BLURB: ‘The Bluest Eye is Toni Morrison’s first novel, a book heralded for its richness of language and boldness of vision. Set in the author’s girlhood hometown of Lorain, Ohio, it tells the story of black, eleven-year-old Pecola Breedlove. Pecola prays for her eyes to turn blue so that she will be as beautiful and beloved as all the blond, blue-eyed children in America. In the autumn of 1941, the year the marigolds in the Breedloves’ garden do not bloom. Pecola’s life does change- in painful, devastating ways.
What its vivid evocation of the fear and loneliness at the heart of a child’s yearning, and the tragedy of its fulfillment.’ (Goodreads.com)
READ IF YOU LIKE: Stories from the deep south, hard-hitting racial and social issues,’The Color Purple’ by Alice Walker, black beauty, white supremacy in the 1940’s.
PAGE COUNT: Approx.204
STAR RATING: (★★★★☆) – Did not get the attention it deserves
I had to read this book as I am studying it for school, so I have kind of cheated, but it’s only 200 pages, so I gave the Grapes of Wrath a rest for a day or two. I would never have picked this book up, and I have never even heard of it, but it is on a subject that interests me a lot, so I quite enjoyed it!
It’s very similar to The Color Purple which I reviewed about a month ago, in that it focuses mainly on a black girl living in the southern states of America in the 40s or 50s, I’m not quite sure. The main point of the book is that 12-year old Pecola Breedlove, who is branded ugly and worthless, longs for the blue eyes of a white girl. As well as the debate of identity and beauty, it also explores rape, harassment and other controversial issues that were often prevalent for young girls at this time. It differs from The Color Purple in that it is not written from the main characters perspective, so were are only ever onlookers to Pecola’s life. This can be frustrating as it was hard (for me anyway) to connect with her as a character, or feel much empathy for her. The way we see her differs throughout the book, as it is always through different people’s eyes, for example her school friends Frieda and Claudia, and various other characters. I liked these frequent changes in the book, it kept it fresh and exciting the whole way through, and thus very readable.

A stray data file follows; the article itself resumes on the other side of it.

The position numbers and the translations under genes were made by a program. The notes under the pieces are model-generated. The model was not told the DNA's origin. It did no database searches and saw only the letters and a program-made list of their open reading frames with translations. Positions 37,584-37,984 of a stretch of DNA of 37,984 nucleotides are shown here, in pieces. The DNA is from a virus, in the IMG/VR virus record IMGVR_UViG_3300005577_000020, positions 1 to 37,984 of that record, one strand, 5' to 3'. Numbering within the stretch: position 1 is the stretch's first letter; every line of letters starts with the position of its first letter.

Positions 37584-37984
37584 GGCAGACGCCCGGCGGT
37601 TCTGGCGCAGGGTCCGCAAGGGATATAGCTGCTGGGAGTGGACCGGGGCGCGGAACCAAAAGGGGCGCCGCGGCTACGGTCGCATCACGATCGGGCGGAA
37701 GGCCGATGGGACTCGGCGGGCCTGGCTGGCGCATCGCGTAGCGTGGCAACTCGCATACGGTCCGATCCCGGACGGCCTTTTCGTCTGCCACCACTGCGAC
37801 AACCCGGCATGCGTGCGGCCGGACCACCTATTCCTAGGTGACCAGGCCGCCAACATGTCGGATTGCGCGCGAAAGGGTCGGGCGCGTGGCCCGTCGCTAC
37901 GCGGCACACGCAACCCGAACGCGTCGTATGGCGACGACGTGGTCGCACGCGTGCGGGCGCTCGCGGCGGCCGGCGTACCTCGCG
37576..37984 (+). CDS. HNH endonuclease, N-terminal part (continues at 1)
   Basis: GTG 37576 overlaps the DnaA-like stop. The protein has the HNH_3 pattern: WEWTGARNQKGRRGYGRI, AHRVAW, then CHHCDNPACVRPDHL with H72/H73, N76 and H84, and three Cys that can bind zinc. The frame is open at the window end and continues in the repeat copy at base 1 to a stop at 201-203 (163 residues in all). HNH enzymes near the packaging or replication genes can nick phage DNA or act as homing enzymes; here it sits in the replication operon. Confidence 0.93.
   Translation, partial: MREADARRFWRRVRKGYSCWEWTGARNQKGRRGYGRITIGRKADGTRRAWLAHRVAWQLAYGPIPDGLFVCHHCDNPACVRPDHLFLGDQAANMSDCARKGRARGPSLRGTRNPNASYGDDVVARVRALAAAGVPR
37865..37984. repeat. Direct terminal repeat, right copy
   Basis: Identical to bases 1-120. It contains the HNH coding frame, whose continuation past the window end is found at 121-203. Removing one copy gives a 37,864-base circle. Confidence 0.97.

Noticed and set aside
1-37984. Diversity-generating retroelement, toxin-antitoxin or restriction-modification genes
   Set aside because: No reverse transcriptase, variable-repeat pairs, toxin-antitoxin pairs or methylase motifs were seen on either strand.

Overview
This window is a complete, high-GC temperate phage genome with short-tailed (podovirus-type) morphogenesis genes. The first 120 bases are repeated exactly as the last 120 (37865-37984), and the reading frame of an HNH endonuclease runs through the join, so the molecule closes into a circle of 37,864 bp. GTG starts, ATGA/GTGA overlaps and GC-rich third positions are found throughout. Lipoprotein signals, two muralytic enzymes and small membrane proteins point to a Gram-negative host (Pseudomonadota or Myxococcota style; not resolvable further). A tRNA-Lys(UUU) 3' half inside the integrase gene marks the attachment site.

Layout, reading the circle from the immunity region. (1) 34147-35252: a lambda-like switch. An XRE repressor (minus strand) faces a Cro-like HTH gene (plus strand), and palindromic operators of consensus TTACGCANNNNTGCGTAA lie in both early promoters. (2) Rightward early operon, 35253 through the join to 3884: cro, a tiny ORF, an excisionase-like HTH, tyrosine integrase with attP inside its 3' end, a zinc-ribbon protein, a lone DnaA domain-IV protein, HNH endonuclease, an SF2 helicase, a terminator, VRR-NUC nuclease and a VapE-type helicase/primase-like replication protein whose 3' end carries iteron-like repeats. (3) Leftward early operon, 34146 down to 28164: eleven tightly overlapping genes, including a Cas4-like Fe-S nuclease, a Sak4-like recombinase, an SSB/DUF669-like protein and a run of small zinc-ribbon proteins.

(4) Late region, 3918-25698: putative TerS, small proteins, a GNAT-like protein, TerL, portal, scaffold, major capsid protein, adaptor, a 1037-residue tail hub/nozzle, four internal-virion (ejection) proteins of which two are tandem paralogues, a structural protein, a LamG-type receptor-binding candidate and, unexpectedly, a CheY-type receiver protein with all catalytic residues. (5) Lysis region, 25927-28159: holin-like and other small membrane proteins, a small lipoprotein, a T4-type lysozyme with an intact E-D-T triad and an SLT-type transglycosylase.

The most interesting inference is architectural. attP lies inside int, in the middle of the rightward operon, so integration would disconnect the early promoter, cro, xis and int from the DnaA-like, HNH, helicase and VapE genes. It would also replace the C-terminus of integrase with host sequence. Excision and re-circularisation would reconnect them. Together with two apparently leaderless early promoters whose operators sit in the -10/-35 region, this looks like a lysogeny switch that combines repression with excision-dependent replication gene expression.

Again, like The Color Purple, if issues of a harmful, sexual nature upset you, then I advise you do not read this book. It is blunt in the way it discusses these topics, although I think that when discussing things like these, you can’t really afford to just go halfway. I didn’t feel as sorry for Pecola as much as I thought I should have, but really liked how Morrison provides a lengthy backstory to each character she introduces, and this only ties together in the end, as you find out why each one is connected to Pecola. Morrison’s unique style of writing flows almost like poetry, so while some of the content can be upsetting, she manages to strike a balance and it is still a beautiful read.